Sasha has no interest in going into space _ "there aren't any prospects in that now" _ but would love to have a garage where he could work on and test out race cars.
Could a Medvedev presidency help him secure that goal? "I don't know what to expect. I can't figure him out," Sasha said.
Neither can fellow student Alyona Proshchina, decked in a white coat and fresh from cooking class.
"Medvedev is Putin's successor, and Putin is strong, solid. That's all I know," she said. "I'll think about it more in four years when I can vote myself."
In the meantime, she wants to finish her courses and get a restaurant job. One day, she says, she'd like run her own place, where she can design the menu to her liking.
Asked whether she would like to train at a culinary school abroad, she furrowed her brow. "Why? I want a restaurant in Moscow, that's where the opportunities are."
In the 1990s, many Russian teens dreamed of getting a job or going to university in Europe or the United States, and viewed their own country as being behind the curve. Today, a new nationalism promoted by Putin has taken root, and Russia's youth no longer see going abroad as crucial to success.
Some young people have taken that nationalism to the streets. The pro-Kremlin youth group Nashi campaigned aggressively for the ruling party ahead of parliamentary elections last year, though it has been quieter ahead of Sunday's presidential vote.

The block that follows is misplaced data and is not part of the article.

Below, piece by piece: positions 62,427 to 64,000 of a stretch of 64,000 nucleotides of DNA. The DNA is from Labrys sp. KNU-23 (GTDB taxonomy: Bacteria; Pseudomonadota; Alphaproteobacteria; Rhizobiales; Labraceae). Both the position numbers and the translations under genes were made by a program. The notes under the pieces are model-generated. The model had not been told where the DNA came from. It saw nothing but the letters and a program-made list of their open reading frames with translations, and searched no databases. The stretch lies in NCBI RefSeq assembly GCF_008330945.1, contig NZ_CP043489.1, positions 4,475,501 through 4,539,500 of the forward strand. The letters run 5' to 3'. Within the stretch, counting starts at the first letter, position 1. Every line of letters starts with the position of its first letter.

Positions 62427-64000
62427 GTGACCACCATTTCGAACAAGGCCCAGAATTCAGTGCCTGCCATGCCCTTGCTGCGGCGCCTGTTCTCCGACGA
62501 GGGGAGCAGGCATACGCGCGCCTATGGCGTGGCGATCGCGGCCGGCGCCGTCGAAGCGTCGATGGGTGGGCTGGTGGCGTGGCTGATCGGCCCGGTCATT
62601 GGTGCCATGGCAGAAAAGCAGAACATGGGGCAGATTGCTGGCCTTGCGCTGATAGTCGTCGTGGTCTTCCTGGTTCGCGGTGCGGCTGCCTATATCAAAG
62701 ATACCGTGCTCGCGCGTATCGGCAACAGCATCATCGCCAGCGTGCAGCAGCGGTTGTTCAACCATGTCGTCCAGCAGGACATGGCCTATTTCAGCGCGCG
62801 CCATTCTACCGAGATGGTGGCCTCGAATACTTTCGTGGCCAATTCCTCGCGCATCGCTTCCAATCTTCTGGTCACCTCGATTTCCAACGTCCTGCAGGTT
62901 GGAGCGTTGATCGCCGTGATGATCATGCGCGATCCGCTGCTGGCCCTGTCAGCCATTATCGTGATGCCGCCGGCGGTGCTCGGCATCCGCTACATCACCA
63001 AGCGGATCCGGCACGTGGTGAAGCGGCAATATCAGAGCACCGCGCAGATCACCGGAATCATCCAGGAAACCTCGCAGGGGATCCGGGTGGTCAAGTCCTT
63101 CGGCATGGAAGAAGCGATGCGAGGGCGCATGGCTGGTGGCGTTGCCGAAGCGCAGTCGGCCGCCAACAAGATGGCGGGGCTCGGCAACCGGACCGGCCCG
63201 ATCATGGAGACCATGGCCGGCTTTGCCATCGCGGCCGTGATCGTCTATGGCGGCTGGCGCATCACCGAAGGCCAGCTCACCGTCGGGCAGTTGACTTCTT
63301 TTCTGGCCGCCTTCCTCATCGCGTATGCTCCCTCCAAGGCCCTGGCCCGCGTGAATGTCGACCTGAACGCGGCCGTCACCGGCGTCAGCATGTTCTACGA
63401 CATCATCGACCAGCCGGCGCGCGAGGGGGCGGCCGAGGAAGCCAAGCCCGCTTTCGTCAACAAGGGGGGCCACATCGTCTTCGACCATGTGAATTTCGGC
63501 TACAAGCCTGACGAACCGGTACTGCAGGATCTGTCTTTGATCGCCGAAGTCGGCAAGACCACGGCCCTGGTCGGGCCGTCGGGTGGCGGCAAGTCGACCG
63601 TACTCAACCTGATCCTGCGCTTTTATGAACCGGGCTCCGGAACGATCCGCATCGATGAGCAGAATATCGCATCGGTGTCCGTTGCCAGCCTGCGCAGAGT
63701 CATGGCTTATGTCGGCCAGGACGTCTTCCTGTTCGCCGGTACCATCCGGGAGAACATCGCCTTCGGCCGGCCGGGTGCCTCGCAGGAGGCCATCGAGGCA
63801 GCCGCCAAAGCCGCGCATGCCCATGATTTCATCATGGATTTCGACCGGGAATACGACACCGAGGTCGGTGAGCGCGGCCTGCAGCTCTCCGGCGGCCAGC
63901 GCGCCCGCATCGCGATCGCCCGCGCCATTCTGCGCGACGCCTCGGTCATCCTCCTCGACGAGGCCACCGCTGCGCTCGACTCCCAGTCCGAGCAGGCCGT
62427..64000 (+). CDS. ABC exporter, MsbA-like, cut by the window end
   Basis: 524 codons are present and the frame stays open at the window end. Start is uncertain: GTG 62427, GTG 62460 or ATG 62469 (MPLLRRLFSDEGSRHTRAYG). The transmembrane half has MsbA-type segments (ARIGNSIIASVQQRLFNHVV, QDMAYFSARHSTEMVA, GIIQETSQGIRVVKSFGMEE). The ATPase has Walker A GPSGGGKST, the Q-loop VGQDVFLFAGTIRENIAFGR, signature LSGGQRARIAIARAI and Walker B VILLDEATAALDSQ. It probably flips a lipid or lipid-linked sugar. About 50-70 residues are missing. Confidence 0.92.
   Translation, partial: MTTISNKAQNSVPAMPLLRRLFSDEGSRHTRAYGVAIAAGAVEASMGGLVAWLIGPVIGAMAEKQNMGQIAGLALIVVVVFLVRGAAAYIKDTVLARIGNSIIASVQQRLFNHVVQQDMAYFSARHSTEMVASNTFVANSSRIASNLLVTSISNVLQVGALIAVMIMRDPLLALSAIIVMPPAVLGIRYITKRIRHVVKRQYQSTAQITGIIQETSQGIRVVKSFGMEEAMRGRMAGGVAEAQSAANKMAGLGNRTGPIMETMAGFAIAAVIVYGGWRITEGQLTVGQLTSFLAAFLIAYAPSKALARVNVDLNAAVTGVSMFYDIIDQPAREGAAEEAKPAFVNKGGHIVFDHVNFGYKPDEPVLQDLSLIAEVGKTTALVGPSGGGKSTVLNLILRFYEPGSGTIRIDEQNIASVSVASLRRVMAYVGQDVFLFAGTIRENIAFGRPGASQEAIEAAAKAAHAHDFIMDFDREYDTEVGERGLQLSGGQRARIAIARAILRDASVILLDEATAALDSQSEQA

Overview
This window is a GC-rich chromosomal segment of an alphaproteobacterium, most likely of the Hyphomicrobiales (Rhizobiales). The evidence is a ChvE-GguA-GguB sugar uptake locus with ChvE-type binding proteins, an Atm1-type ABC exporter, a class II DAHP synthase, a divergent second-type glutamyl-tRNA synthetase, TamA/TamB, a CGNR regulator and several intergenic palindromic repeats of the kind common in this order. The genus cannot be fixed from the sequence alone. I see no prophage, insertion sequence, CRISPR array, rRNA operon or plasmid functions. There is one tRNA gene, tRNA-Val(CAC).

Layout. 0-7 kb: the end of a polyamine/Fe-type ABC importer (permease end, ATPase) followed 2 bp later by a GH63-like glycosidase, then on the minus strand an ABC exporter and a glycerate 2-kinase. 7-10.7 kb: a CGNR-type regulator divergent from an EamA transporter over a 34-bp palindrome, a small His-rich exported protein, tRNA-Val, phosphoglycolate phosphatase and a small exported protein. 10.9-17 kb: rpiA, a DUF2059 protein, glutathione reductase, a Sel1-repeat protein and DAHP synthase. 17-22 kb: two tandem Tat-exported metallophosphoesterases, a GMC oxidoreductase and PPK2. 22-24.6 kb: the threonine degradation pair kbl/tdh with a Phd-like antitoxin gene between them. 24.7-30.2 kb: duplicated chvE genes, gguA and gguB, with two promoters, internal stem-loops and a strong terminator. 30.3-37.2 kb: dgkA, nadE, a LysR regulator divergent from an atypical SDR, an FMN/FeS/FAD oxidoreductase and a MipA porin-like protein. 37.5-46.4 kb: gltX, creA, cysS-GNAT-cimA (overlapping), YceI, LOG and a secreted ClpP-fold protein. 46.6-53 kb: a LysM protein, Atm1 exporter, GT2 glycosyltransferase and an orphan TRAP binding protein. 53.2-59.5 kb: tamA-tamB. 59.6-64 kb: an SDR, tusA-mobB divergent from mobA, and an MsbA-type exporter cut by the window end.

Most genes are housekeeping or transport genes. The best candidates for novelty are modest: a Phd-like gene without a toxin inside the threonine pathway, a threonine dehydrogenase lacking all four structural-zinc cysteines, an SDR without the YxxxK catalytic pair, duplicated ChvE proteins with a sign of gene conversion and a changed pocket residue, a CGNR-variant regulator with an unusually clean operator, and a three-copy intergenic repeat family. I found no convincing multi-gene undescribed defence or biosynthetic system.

Many teenagers old enough to vote _ a right they win at 18 _ won't bother to cast a ballot Sunday.
"We have the impression it has been decided ahead of time," said Yulia Petropavlovskaya, a first-year journalism student at Moscow State University. Her fellow students, gathered across from the Kremlin, grumbled with frustration at being deprived of a lively election campaign like the one in the United States.
Back at the Gagarin School, Vanya is also resisting the Putin-Medvedev juggernaut. He prefers ultranationalist candidate Vladimir Zhirinovsky because he would "keep out all those immigrants."
While his friends teased him for his unconventional views, he bit into a ham sandwich and said with a crumby grin, "I can say what I want. We have freedom of speech here."
Polls show that young voters support Putin more than the general population, and that they are generally enthusiastic about the direction the country is taking.
While Medvedev's youth _ he is 42 _ works in his favor with young voters, they "associate Putin with the relative good fortune of recent years, and worry about what the presidential transition will mean for them," said Denis Volkov of the Levada Center polling organization.
Accounting student Natasha Safronova has been recruited to help out when the Gagarin School turns into polling station No. 1333 on election day. If she were old enough to vote, she would choose ... Putin. "I can't imagine anyone else in power," she said.


Updated : 2021-03-04 07:29 GMT+08:00